Can Tata Motors, Maruti Suzuki Crash After India's EV Policy 2024?

Apr 3, 2024

 Can Tata Motors, Maruti Suzuki Crash After India's EV Policy 2024

The stock of Tata Motors tends to rise from ashes every time it is written off.

When the economic crisis of 2009 made it a penny stock, few thought the stock would recover. But the stock gained 1780% over next 6 years.

Covid 19-led lockdown, once again, took the stock to historic lows.

Between April 2020 and April 2024, the automaker's market capitalisation surged a staggering 1250%. Meanwhile, the benchmark Sensex went up 177%.

It is not just the rise in stock price that investors are pleased about this time around. The company's market share also grew from around 5% to 13.5%, with sales of nearly 40,000 vehicles a month.

With a renewed product portfolio, cost optimisation, better distribution network, and affordability, the automaker has once again caught the fancy of private car buyers.

Most importantly, the well-knit electric vehicle (EV) ecosystem of the Tata group has stood in good stead.

Tata UniEVerse, is an ecosystem that will leverage group synergies, from companies such as Tata Power, Tata Chemicals, Tata Autocomp, Tata Consultancy Services (TCS), Tata Digital, Tata Elxsi and Tata Motors Finance.

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So, when it comes to growth and profit expectations in future, Tata Motors has a lot to lean on. The company has undoubtedly leveraged the EV ecosystem of its sister concerns to fetch steep valuations over past few months.

In addition, its EV capex outlay of Rs 150 bn over the next seven years is also being closely watched.

So, despite having its return ratios (return on equity) still in single digits, Tata Motors' EV/EBIDTA multiple has moved well beyond long term average in recent months.

At the same time, however, the stock of Maruti Suzuki has languished due its very slow and limited foray into EVs.

Maruti had always been the stronger entity when it came to passenger cars while Tata Motors' core domain was electric vehicles.

Maruti's low-cost manufacturing, coupled with a distinct advantage of product positioning, has helped it offer vehicles that are affordable, low on maintenance costs, and with superior fuel efficiency.

The company also boasts an impeccable sales and service network, apart from good resale value, all of which have contributed to the carmaker's success.Since 2001, Maruti's market share has hovered around 50%, barring a blip in 2012. Also, in 2023 its market share went up to 43%, from 39% in 2020.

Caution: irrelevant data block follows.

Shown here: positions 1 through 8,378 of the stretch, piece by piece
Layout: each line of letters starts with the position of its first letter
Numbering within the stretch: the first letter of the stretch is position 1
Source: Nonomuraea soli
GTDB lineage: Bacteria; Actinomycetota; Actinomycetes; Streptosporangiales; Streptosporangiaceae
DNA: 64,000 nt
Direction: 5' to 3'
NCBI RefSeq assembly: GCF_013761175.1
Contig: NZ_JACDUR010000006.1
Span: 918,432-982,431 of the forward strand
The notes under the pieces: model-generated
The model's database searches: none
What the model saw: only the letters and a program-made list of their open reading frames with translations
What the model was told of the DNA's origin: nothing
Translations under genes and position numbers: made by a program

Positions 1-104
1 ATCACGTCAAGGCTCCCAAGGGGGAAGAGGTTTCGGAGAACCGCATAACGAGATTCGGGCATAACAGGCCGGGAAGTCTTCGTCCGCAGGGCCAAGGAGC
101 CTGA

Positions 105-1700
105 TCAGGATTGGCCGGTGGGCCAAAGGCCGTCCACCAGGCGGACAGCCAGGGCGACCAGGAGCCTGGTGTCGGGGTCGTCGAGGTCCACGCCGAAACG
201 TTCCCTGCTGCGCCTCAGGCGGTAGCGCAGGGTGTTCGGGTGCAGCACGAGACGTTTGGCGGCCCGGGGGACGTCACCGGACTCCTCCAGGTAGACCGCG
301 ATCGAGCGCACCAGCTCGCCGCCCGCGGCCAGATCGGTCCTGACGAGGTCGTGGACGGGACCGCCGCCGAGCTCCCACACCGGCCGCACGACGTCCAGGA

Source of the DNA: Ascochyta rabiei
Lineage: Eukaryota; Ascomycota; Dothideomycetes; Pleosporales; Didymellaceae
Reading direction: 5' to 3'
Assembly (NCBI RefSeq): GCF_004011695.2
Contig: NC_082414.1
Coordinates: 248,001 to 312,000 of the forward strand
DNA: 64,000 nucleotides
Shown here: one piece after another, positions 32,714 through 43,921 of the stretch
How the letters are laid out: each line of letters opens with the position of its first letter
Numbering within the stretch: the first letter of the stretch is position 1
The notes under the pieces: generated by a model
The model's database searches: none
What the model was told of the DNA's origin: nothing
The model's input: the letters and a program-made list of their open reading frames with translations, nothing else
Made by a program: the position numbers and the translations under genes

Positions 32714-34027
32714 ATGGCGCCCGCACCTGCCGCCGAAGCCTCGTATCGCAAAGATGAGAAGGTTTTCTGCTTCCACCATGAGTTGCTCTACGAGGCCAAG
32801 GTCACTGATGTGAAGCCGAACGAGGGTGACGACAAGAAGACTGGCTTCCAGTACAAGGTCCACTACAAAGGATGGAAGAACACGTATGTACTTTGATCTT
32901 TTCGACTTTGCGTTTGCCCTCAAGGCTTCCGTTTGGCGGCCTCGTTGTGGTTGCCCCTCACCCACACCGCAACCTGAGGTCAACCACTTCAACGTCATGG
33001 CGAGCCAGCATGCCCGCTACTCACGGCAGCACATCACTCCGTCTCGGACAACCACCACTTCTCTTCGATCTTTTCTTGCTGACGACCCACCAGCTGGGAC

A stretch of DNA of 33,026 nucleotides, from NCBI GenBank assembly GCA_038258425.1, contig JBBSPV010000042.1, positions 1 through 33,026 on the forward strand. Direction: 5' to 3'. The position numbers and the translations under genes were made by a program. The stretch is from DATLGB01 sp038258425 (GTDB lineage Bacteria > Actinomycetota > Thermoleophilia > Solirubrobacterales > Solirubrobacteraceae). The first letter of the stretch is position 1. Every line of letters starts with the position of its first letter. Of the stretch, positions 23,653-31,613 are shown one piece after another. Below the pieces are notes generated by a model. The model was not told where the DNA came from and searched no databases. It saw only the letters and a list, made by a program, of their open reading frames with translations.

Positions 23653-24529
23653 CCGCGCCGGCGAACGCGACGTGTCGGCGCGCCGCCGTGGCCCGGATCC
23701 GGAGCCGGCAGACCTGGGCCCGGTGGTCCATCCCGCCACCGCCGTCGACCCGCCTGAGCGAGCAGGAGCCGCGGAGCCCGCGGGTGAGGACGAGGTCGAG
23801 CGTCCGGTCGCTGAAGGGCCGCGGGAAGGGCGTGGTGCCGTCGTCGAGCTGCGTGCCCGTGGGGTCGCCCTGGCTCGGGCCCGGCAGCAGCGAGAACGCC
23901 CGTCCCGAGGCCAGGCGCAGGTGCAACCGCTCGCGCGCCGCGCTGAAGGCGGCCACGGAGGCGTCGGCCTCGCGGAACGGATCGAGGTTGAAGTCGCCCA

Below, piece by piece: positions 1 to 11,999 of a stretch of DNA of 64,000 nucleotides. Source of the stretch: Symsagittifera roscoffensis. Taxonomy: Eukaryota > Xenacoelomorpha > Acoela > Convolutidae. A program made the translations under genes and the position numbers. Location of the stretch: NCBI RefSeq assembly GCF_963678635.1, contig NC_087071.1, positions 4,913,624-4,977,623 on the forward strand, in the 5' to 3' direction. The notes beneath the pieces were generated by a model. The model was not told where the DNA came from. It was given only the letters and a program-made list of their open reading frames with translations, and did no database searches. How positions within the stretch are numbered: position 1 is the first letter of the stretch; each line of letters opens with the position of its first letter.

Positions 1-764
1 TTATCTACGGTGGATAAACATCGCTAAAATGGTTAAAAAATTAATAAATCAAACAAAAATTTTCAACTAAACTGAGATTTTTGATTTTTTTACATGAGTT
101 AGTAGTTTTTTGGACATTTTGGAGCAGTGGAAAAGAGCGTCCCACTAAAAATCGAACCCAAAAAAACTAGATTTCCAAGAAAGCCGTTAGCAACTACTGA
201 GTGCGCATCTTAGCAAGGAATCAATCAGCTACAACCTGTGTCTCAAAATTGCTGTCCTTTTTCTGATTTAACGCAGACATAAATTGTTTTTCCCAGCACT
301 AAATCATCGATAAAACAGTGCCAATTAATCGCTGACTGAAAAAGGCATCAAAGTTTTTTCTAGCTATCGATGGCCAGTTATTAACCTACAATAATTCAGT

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Unlike Tata Motors, Maruti made a late entry into the EV race. A number of factors including little government support, subsidies for personal EV vehicles, lack of proper infrastructure such as parking and charging spaces among others were the reasons behind the decision. The automaker instead focused on other alternative technologies such as CNG and hybrid vehicles to reduce its carbon footprint.

However, Maruti is now expecting to fetch almost 20% of revenue from EVs by 2031.

Compared to Tata Motors, Maruti has sustained better return ratios in double digits. Moreover, its EV / EBIDTA multiple is currently close to the 10-year average.

So, what could significantly turn the tables for Tata Motors and Maruti Suzuki in terms of valuations?

Well, India has no restrictions on the import of electric vehicles from any country, including China, under a new EV policy.

In March 2024, the Indian government approved the new EV policy, under which import duty concessions will be given to companies setting up manufacturing units in the country with a minimum investment of US$ 500 m.

The companies that would set up manufacturing facilities for EV passenger cars will be allowed to import a limited number of cars at lower import duty. Duty of 15% would be levied on vehicles costing US$ 35,000 and above for five years.

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At present, cars imported as completely built units attract customs duty ranging from 70-100% on cost above US$ 40,000.

So, the policy does aim to attract global automakers like Tesla into India. This would ensure sufficient technology transfer and create a robust supply-side ecosystem for EVs.

In February 2024, VinFast, Vietnam's leading electric vehicle manufacturer, began construction work for its first integrated EV manufacturing facility in Tamil Nadu. However, the key concern is that the new EV policy may lead to large-scale entry of Chinese auto firms like BYD in the local market.

The Chinese market has robust raw material processing capabilities and a strong density of local EV manufacturers, leading to a secure supply chain and significant product rollouts. On the other hand, India is heavily reliant on foreign markets to procure raw materials for batteries, which leads to a high total cost of ownership (TCO) for EVs, resulting in a relatively lower adoption than global peers.

Therefore, the new EV policy clearly puts stocks of overvalued EV makers like Tata Motors at the risk of a crash. More reasonably priced and well diversified entities, like Maruti, nevertheless, may remain unaffected.

However, the stocks in the EV ecosystem, which are to benefit from the localisation of EV manufacturing, are set to gain the most.

For instance, stocks of companies producing Lithium batteries for the EVs.

Check out my video on the safe stocks to rise India's Lithium megatrend.

Warm regards,

Tanushree Banerjee
Tanushree Banerjee
Editor, StockSelect
Equitymaster Agora Research Private Limited (Research Analyst)

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